Blockchain startup Spring Labs has put its first fraud-prevention tool into production using a permissioned version of Ethereum. The Los Angeles-based firm is now working with two lenders in the Property Assessed Clean Energy (PACE) financing space and onboarding two others, said co-founder John Sun.
Each lender now shares borrower and property data through the Spring Labs protocol, where it is either tokenized or sharded so that only the entity who contributed the data can view it. The lenders have been testing the platform since June and believe that it could save up to $10 million in fraud or 1% of the industry’s total loan transactions.
“They built a real-time database that I could ping to see if there are any other assessments on a property now or coming up,” Mike Schmidt, chief operating officer of , said in an interview. “None of us have done anything [with blockchain] before, but within a week it was paying dividends.”
PACE loans are used to finance construction projects that make buildings more energy-efficient or provide new sources of renewable energy for commercial, industrial and private residential properties. Run by the U.S. Department of Energy, the residential PACE program allows local and state governments in California, Florida and Missouri to provide funding for energy improvements.
Specifically, PACE loans create liens that are repaid by a homeowner’s property taxes. The consumers who seek PACE financing typically have lower-than-average FICO scores because they usually come to the program after getting denied an unsecured loan or home equity line of credit, Schmidt said.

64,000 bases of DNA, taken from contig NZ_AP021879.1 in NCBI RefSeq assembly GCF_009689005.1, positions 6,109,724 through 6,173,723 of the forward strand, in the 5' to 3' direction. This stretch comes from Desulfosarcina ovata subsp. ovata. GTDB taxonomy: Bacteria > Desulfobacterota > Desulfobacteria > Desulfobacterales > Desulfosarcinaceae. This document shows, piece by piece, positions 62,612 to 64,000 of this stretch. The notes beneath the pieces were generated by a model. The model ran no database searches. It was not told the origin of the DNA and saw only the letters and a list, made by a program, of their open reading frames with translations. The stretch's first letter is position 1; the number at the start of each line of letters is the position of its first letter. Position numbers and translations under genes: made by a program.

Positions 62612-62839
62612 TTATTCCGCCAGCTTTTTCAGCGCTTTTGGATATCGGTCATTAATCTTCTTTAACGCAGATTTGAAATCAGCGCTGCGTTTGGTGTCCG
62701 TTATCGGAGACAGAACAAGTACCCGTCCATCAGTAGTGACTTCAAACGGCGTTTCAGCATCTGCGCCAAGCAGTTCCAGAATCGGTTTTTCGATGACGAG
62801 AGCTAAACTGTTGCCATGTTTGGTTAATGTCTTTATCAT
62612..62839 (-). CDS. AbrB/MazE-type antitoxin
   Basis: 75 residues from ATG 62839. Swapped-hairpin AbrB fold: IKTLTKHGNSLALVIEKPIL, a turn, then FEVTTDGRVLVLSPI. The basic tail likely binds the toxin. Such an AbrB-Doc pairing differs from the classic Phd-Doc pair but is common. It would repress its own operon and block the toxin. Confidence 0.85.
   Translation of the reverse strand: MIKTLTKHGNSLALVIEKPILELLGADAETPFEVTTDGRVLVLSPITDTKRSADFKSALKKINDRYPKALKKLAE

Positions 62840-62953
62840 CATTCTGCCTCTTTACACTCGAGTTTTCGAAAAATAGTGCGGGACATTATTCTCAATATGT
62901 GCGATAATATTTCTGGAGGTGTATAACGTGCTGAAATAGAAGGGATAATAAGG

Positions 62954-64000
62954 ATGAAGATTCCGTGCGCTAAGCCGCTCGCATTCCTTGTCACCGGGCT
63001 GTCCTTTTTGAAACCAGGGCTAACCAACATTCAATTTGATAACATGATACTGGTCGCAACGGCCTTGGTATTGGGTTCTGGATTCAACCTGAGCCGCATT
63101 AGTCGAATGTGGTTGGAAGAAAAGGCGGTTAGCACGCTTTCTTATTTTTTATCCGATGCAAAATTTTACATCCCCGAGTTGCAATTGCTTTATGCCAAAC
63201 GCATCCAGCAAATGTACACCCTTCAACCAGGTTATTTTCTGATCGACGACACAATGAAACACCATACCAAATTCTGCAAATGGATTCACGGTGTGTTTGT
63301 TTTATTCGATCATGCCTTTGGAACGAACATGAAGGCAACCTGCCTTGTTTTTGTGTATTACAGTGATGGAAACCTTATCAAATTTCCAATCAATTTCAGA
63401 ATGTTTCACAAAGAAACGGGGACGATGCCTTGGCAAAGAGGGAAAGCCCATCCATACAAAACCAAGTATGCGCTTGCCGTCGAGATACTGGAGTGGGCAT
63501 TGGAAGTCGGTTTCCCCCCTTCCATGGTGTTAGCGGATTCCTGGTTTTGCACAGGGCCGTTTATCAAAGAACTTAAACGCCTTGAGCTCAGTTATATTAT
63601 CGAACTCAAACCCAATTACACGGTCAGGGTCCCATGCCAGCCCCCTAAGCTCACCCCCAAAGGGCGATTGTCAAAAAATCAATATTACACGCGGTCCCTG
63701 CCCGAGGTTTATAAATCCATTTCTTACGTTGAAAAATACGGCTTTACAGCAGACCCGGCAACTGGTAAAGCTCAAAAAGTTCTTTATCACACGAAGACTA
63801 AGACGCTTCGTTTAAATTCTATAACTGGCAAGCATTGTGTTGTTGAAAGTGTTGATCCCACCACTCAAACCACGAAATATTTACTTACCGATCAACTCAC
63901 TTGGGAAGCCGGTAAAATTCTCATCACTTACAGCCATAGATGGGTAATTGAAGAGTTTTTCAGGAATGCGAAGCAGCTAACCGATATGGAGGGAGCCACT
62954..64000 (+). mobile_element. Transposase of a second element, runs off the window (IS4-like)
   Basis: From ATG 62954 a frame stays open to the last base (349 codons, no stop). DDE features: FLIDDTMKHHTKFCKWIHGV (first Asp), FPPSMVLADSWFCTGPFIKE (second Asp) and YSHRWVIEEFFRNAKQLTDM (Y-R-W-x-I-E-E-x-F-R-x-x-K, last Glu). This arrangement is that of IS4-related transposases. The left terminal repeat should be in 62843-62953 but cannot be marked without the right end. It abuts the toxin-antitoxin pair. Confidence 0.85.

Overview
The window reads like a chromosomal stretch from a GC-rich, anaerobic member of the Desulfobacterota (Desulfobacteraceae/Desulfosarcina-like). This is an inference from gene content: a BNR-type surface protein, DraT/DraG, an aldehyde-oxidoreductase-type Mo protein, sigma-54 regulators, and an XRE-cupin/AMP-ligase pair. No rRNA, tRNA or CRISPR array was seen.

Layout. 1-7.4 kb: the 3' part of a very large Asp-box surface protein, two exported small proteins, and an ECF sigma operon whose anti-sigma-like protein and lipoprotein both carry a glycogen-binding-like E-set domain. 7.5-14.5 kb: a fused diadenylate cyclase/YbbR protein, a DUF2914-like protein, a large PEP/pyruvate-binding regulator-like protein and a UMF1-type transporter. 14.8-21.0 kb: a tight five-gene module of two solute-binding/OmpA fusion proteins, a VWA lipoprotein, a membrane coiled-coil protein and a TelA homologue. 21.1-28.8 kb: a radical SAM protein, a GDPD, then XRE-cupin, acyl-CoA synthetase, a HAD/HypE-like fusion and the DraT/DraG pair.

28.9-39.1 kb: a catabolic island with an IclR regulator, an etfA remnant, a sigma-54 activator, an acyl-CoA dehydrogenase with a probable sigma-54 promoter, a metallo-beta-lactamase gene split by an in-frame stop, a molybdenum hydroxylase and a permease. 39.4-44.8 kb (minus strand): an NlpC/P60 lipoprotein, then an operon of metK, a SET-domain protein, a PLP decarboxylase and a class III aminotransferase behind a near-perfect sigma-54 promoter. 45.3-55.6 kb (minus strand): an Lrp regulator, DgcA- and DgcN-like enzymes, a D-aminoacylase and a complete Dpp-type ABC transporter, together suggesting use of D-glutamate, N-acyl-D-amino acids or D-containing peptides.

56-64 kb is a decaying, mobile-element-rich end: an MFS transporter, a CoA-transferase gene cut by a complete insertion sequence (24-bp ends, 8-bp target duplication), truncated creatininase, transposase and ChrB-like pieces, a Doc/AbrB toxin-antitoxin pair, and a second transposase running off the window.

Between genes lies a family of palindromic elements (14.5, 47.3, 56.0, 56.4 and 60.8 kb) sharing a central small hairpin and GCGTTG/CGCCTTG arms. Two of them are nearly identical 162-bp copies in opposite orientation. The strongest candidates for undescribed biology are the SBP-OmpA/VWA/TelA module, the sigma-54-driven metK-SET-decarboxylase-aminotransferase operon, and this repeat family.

“We are often their only hope of getting a new roof or an air conditioner,” Schmidt said. “We’re helping make solar mainstream and not just for the rich entitled people but for those in the working-class neighborhoods.”
Spring Labs’ blockchain solution was an attractive one for PACE lenders who were concerned a centralized hub for data exchange might be another target for contractors who are trying to game the system, Schmidt said.
The space is dominated by four lenders because the most natural financiers have an incentive not to be PACE lenders: Mortgage lenders have the necessary skills to enter the PACE loans sector, but PACE loans have a “super lien” on the property, meaning they get paid out before mortgage payments.
For Spring Labs, this small number of participants made PACE an attractive space to test the Spring Protocol, said Sun. Because data is either tokenized or sharded, sharing financial data is no longer a competitive disadvantage. Spring Labs’ end goal is to replace credit rating bureaus and data aggregators by making data exchanges possible without centralized data hubs, which can be hacked and which also make data sharing more expensive.
Cutting out middlemen data exchangers is also the same logic that would allow banks to exchange customer data without data aggregators.
Lien-stacking isn’t the most legally fraught type of fraud the PACE program faces, but it is a problem that customers have been pushing lenders to solve, Schmidt said.
The most immediate pay-off for Schmidt’s business will be pitching other states on the idea of PACE lending. Currently, PACE Funding is a licensed lender under California’s Department of Financial Protection and Innovation.
“Now we can go in and say, ‘California took one on the chin for you, and we’ve learned a lot of lessons the hard way, but we have a lot of consumer protection now so we never have to worry about stacked assessments in your state,’” Schmidt said.
In the future, Spring Labs is also aiming to give PACE lenders more data on bad contractors and more data on PACE borrowers to better determine creditworthiness, Sun said.
“This is an interesting use case for us to apply our technology,” Sun said. “We spun up a bespoke data-sharing network quickly in an industry that hasn’t shared a lot of information before. We think this is a safe technology that is better for lenders and consumers and is at much less risk for data losses.”